I started out calling my bike “Gary” because it was a Gary Fisher mountain bike. When I told Mrs Woodworker I was going for a ride I’d say “Gary and I are going for a ride. See you in an hour!”. Now I call it The Happy Machine because I’m almost always happy after a long bike ride. It must be the endorphins (or the speed, or the wind through the hair, or riding far from home). The Happy Machine is almost guaranteed to increase joy and help solve problems.
I’m finding whatever thorny problem I’m facing in the wood shop or as an entrepreneur is usually solved on a bike ride. And I’m not the only one. Brent Bellm was the head of Paypal Europe for 4 years and is currently CEO of a company called Bigcommerce. Here is what he had to say about the magical quality of bicycle problem solving in the Apr 2016 issue of Inc Magazine: “Every autumn, he ramps up of the Texas State Road Race cycling championship. Las year, he finished fifth overall and third in his age group. But to him, bike riding is more than mere competition. ‘If there’s a problem at work or in my personal life, or an issue that needs to be resolved, that’s what my mind gravitates to.’ Bellm says. ‘It will work it through until it’s done.’ ”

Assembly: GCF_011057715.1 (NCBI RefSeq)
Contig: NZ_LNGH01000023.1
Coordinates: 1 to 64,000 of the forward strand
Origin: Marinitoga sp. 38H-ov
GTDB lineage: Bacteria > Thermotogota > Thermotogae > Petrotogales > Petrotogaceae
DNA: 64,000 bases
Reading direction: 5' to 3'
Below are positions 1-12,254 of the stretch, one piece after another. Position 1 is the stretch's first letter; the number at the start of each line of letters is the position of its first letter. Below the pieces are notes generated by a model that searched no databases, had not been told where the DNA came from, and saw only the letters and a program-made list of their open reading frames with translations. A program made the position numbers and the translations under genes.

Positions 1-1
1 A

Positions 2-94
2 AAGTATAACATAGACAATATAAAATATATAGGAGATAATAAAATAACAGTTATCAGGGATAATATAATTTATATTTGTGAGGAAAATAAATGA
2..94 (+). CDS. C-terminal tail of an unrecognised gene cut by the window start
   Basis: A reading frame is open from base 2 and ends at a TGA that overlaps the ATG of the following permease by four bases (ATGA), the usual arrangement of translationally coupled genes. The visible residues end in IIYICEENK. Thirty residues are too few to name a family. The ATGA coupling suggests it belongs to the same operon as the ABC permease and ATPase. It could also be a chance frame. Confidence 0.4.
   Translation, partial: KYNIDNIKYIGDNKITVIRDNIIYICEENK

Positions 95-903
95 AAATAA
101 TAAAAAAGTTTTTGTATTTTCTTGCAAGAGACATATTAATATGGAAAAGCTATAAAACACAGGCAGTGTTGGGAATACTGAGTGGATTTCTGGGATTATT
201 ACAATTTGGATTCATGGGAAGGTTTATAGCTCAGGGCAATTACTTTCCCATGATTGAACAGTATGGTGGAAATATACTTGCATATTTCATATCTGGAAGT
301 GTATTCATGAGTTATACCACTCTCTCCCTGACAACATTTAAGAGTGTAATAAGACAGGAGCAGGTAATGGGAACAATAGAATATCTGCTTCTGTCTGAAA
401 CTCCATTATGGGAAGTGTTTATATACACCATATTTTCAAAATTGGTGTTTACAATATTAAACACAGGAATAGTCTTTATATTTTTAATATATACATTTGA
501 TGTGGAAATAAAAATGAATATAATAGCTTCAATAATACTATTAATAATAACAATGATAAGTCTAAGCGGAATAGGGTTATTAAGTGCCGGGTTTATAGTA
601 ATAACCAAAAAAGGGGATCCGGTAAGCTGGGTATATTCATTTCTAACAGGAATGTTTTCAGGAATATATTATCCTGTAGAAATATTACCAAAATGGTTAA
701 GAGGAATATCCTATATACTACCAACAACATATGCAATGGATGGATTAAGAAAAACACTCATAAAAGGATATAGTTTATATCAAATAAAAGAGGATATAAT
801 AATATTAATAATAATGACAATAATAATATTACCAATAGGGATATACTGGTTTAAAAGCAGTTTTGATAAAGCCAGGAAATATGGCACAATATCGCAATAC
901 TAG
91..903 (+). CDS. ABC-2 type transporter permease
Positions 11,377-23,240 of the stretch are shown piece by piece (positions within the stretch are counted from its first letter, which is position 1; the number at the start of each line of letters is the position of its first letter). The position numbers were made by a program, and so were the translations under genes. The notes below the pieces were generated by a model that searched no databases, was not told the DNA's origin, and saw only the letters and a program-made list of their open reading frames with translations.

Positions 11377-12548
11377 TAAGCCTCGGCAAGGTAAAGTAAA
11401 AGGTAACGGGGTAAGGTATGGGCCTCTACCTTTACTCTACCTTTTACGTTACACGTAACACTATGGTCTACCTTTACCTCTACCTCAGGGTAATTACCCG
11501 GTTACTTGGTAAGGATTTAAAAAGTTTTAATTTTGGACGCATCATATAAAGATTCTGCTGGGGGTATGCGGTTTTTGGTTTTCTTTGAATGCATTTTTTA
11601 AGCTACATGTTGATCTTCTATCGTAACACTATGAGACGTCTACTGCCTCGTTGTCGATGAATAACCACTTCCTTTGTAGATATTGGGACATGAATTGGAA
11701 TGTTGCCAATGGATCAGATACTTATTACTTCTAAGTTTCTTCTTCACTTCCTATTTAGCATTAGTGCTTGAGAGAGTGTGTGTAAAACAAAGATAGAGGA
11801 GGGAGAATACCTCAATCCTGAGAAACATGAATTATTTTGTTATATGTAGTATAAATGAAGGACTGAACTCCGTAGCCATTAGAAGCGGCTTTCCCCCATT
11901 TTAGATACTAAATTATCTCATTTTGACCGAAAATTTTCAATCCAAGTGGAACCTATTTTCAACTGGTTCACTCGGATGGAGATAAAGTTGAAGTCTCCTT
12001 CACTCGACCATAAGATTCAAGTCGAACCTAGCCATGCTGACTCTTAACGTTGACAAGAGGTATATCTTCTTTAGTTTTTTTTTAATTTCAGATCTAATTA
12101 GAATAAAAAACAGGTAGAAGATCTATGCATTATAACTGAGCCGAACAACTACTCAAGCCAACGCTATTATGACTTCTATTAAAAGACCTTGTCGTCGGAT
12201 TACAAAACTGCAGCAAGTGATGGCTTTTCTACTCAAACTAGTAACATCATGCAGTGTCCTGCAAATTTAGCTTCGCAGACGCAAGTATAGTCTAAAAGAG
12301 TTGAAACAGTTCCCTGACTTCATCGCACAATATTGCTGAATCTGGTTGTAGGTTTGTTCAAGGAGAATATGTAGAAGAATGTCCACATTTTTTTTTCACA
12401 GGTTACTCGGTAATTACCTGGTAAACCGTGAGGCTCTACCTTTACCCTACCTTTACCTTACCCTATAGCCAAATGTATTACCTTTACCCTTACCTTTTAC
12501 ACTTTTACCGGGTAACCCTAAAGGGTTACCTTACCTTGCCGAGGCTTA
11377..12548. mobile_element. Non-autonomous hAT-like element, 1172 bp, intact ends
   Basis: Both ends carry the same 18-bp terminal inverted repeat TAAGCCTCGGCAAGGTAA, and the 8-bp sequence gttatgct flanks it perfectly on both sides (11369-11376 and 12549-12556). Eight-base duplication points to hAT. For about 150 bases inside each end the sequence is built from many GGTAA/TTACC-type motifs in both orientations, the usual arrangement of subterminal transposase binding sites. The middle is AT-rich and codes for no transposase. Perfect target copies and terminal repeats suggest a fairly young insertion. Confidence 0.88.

One of the dilemmas we were facing in Traughber Design recently was improving the way we cut curves into our pieces. It sounds easy, but in practice is not quite so straightforward. I hopped on the bike and thought through some of the courses of action. One thought was to just freehand the curves. Another was to buy some french curves, but then you are limited to the size of curve you have purchased. Another was to make something called a fairing stick. The ride clarified that I should experiment with the fairing stick and see how it worked out. It worked great!